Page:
105 miles of steam pipes (NYT video) run beneath the streets of New York, delivering steam to 2,000 buildings for heating, cooling, and other purposes. The system is maintained by Con Edison (1 2 3). [more inside]
Subterra is a 34 acre estate surrounded by pastoral Kansas hills located 25 miles west of Topeka. The site holds a powerful and ominous past now transformed to an uplifting vision of our potential future. Once, an Atlas E intercontinental ballistic missile with a 4 megaton warhead was housed in the protective underground cavern. Now the missile is gone and the launch control structure is converted into spacious living space with an eclectic spirit of peace.
Julia Solis, who brought us Dark Passage (previously), is still exploring derelict sites, both subterranean and in urban decay. Her most recent project is Abandoned Theaters, a look at grand old movie palaces, school auditoriums, and theaters that have become, shall we say, retired. Julia still keeps a photoblog that she calls Dark Passage Travelogue, and partnering with Suzy Poling, she chronicles the decrepitude of hospitals long abandoned in Fantastic Degradation.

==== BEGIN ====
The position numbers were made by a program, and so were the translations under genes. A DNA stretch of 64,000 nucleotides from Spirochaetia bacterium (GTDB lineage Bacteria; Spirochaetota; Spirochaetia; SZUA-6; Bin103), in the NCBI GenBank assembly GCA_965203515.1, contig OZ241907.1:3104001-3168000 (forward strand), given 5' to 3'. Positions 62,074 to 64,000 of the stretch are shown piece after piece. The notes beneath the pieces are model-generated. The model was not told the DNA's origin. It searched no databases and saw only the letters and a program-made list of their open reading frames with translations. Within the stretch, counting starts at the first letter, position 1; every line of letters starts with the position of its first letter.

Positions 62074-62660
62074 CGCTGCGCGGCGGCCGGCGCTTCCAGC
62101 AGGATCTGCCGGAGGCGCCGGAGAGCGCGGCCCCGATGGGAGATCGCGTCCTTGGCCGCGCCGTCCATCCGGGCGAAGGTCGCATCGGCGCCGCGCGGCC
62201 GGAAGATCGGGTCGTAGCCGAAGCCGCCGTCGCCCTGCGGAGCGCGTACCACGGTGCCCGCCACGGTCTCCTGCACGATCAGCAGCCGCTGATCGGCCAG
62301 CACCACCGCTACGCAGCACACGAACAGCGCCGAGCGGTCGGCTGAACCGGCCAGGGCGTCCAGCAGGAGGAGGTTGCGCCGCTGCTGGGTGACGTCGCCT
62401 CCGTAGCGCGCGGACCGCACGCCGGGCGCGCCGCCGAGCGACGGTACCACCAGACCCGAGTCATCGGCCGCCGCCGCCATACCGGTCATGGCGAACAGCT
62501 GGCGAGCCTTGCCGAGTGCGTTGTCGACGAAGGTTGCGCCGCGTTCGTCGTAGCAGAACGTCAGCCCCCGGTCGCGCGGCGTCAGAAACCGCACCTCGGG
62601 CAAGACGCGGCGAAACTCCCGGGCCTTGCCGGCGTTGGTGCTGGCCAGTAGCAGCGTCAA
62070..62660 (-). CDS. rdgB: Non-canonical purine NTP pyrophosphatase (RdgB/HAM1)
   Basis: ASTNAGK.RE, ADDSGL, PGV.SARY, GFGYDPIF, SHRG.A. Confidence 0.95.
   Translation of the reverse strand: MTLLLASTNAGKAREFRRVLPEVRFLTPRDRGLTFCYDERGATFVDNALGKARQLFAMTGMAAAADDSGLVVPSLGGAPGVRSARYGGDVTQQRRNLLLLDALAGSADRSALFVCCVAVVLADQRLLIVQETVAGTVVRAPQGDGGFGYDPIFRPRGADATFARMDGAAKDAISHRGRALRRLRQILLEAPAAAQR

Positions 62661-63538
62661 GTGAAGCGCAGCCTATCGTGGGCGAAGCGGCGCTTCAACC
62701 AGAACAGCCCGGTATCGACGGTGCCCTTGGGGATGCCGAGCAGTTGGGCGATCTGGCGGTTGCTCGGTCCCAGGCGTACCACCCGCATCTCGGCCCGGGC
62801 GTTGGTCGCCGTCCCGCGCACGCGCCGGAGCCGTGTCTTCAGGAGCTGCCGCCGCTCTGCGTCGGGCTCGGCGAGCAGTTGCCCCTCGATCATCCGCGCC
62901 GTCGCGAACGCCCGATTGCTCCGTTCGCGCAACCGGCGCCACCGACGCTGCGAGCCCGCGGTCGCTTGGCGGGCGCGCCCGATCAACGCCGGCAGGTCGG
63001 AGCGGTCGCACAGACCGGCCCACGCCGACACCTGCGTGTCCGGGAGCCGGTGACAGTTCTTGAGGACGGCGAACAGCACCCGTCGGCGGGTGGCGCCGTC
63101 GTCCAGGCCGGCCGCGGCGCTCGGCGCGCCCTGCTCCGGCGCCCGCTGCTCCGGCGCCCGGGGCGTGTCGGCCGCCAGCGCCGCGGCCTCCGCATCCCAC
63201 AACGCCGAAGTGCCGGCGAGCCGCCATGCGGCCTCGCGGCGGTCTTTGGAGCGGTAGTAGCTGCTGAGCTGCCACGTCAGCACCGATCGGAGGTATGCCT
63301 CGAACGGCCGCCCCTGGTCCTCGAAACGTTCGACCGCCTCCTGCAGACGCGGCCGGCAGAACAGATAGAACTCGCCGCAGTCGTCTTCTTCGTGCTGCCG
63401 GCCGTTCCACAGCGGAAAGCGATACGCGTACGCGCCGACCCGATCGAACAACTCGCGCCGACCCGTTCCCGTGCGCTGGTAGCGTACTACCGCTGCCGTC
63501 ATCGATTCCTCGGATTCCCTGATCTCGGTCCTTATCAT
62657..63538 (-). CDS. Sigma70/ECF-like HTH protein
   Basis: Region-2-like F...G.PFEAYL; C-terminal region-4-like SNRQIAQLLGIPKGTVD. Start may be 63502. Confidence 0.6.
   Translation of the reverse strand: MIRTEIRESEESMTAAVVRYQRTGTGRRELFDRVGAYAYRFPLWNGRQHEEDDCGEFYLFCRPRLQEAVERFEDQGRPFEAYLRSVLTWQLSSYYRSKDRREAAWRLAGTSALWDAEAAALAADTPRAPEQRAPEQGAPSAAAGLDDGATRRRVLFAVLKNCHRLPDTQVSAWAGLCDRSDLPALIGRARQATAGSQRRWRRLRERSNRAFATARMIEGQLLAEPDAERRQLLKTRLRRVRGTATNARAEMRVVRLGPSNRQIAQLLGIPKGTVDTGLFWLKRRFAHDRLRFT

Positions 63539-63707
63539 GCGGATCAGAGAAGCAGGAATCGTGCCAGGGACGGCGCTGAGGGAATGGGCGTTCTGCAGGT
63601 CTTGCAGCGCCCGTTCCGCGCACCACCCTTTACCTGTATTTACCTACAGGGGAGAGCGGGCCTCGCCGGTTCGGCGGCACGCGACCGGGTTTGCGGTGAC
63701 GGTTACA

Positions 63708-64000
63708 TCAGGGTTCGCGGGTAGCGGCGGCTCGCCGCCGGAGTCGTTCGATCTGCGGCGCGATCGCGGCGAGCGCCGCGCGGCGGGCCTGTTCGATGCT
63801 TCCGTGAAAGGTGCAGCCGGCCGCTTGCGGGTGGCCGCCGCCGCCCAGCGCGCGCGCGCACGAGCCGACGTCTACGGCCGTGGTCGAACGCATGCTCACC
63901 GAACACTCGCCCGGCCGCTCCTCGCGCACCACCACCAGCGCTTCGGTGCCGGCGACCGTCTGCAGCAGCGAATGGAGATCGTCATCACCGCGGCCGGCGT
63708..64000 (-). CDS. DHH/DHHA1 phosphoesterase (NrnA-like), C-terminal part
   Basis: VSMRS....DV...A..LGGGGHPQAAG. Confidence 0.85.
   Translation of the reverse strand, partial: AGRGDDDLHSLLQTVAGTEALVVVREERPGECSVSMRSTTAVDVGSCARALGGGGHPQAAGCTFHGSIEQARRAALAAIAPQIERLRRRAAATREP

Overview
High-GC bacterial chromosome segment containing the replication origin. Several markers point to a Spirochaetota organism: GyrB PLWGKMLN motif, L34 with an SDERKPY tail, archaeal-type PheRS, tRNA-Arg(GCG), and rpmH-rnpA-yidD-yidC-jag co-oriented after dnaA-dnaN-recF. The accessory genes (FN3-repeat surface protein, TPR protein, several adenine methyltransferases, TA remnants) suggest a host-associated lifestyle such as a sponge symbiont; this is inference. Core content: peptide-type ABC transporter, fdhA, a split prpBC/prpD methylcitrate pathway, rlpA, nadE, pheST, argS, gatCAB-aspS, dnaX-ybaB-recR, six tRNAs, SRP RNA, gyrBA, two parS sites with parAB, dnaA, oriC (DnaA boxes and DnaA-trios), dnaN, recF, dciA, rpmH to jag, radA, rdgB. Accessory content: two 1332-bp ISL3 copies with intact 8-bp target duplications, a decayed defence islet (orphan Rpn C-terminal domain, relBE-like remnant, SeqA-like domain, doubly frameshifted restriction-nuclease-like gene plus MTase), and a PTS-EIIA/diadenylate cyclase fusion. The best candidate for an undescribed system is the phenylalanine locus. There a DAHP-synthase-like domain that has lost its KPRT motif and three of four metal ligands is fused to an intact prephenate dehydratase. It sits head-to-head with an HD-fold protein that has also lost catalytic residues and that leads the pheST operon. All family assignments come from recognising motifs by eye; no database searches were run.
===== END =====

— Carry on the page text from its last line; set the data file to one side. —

The vertical nature of New York City has long helped define its image, with families stacked on top of each other and penthouse apartments reaching the clouds. But for generations, tens of thousands of people have made do with another New York reality - the basement apartment - and they literally climb out of the ground to enter the city that is always on top of them. As mentioned in literature, personal ads--and soon to be the penthouse of urban worker housing everywhere.
Diggers of the Underground Planet We've had similar links posted before, but this one about the subterranean geography of Moscow really caught my attention. Discoveries include a 3,000 seat bunker under a cathedral, deserted chemical warfare labs, ancient stashes of the skulls, a second ring of metro stations that were never used and possibly a mass grave from the Stalin era.